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Trade between Russia and Mongolia is booming

Moscow is seeking to diversify the range of its trade co-operation in the east due to the loss of access to European markets, BNE IntelliNews reports.

Russia has long-standing ties with Mongolia, which has grown significantly in importance since the G7 sanctions regime was introduced last year and is a treasure trove of billions of dollars worth of natural resources. First, these are long-standing cultural ties: many Mongolian political leaders, artists and scientists received their education in the USSR or its Eastern European allies.

In recent years, Russia has been strengthening its business ties with Mongolia. Mongolia plays a key role in the development of China-Russia relations. Russia is strengthening economic relations with China and the Asia-Pacific region, while Mongolia’s activities are fuelling its economic growth.

Due to its geographical position, Mongolia can provide the most important transit and transport corridors of strategic importance to Russia. For example, the Trans-Mongolian Railway, linking China with the Russian Trans-Siberian railway system, is a key route for transporting goods between East Asia and Russia.

Over the past 25 years, Russian exports to Mongolia have steadily increased by 8.8% per year, from $218 million in 1996 to $1.81 billion in 2021. In 2022, Russian-Mongolian trade increased by almost 50% over 2021, reaching a historic high of $2.7 billion. Russian exports account for almost 95% of this trade turnover.

Russia imports mineral products to Mongolia, particularly energy products, fuels, oils, vehicles, equipment, metals and metal products, and chemical products. Mongolia imports sulphur, salt, plastering materials, cement and lime, as well as clothing, machinery and railway locomotives.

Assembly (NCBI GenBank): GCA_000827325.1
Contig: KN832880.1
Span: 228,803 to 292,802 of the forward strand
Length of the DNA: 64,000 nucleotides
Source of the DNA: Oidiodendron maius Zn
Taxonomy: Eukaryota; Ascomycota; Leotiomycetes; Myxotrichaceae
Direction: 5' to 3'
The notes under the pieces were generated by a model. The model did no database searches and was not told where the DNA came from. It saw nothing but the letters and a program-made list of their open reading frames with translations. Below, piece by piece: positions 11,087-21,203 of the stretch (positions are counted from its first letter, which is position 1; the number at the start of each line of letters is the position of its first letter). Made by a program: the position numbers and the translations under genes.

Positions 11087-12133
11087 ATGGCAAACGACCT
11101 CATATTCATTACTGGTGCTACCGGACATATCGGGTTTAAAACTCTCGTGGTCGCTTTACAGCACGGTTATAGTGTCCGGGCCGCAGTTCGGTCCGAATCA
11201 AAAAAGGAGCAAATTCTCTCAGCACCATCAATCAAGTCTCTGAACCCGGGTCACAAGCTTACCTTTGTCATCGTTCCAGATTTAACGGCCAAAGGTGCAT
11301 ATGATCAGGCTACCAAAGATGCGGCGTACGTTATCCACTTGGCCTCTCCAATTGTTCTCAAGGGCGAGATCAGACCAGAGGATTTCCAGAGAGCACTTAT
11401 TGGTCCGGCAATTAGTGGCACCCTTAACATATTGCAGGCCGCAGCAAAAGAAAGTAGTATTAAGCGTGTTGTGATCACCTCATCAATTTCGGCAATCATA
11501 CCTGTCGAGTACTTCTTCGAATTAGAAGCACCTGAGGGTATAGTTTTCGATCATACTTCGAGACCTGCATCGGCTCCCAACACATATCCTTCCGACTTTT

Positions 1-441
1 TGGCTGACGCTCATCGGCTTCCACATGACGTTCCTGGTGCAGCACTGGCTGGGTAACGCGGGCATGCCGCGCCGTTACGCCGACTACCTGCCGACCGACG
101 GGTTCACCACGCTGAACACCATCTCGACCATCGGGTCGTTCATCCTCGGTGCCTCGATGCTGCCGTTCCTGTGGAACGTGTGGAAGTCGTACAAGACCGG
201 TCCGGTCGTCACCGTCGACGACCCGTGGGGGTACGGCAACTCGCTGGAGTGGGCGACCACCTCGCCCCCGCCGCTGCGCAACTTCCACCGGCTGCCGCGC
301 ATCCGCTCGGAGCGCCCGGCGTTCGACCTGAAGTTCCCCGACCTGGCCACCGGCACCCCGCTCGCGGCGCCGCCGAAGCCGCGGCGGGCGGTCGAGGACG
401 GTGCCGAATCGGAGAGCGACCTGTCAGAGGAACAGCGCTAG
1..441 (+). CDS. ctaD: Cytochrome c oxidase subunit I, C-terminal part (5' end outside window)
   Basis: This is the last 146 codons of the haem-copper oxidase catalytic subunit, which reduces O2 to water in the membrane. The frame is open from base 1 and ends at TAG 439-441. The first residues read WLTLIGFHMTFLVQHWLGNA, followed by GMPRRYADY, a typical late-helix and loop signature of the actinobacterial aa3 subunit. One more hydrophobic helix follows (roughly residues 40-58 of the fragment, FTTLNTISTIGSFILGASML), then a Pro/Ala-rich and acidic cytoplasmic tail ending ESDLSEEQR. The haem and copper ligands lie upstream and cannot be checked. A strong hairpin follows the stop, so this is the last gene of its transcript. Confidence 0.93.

Presently, Mongolia’s exports to Russia account for less than 1% of its total exports. Nevertheless, Russia’s supplies constitute a significant portion of Mongolia’s imports, particularly for certain commodities: over 90% of petroleum products, 27% of food and 30% of electricity.

Prospects for co-operation after the Soviet era

After the collapse of the USSR, Mongolia had its first democratically elected government. This was a turning point in Russian-Mongolian relations, which led to a cooling of previously close ties and the cessation of Russian technical assistance after 1992. Moreover, Russia made a demand for the return of some $180 million in aid received from the Soviet Union between 1946 and 1990. Since the beginning of the new millennium, however, Russia has sought to strengthen ties with Mongolia in an effort to enhance its status as a regional power, and these efforts have only been fuelled by Russia’s break with the West.

Russian President Vladimir Putin visited Mongolia in 2000 and renewed an important bilateral treaty, leading to lower prices for oil and energy exports to Mongolia and increased cross-border trade. In 2016, Russia forgave Mongolia 98 per cent of its state debt.

Mongolia and Russia signed a comprehensive strategic co-operation agreement in September 2019, strengthening their cooperation in business, politics, infrastructure, economy, culture and trade. Also under the agreement, the Russian-Mongolian Investment Cooperation Fund was established.

Work is underway to modernise the central railway corridor, including track duplication, electrification and repairs. Practical implementation is scheduled for 2024. The Eastern Railway Corridor is also being formed, connecting the Trans-Siberian Railway, the railways of Northeast China and the eastern aimags of Mongolia. Mongolia plans to build the missing Choibalsan-Huut-Bichigt section.

Road connections are expanding, with a significant portion of the AN-4 highway in western Mongolia now open, linking Western Siberia in Russia with China’s Xinjiang Uygur Autonomous Region.

Construction of the Power of Siberia-2 gas pipeline will begin in 2024. The 2,600 km gas pipeline will connect Russia and China via Mongolia, with a capacity of 50 billion cubic metres of gas per year. It is expected to be operational by 2030, generating significant transit payments and gas.


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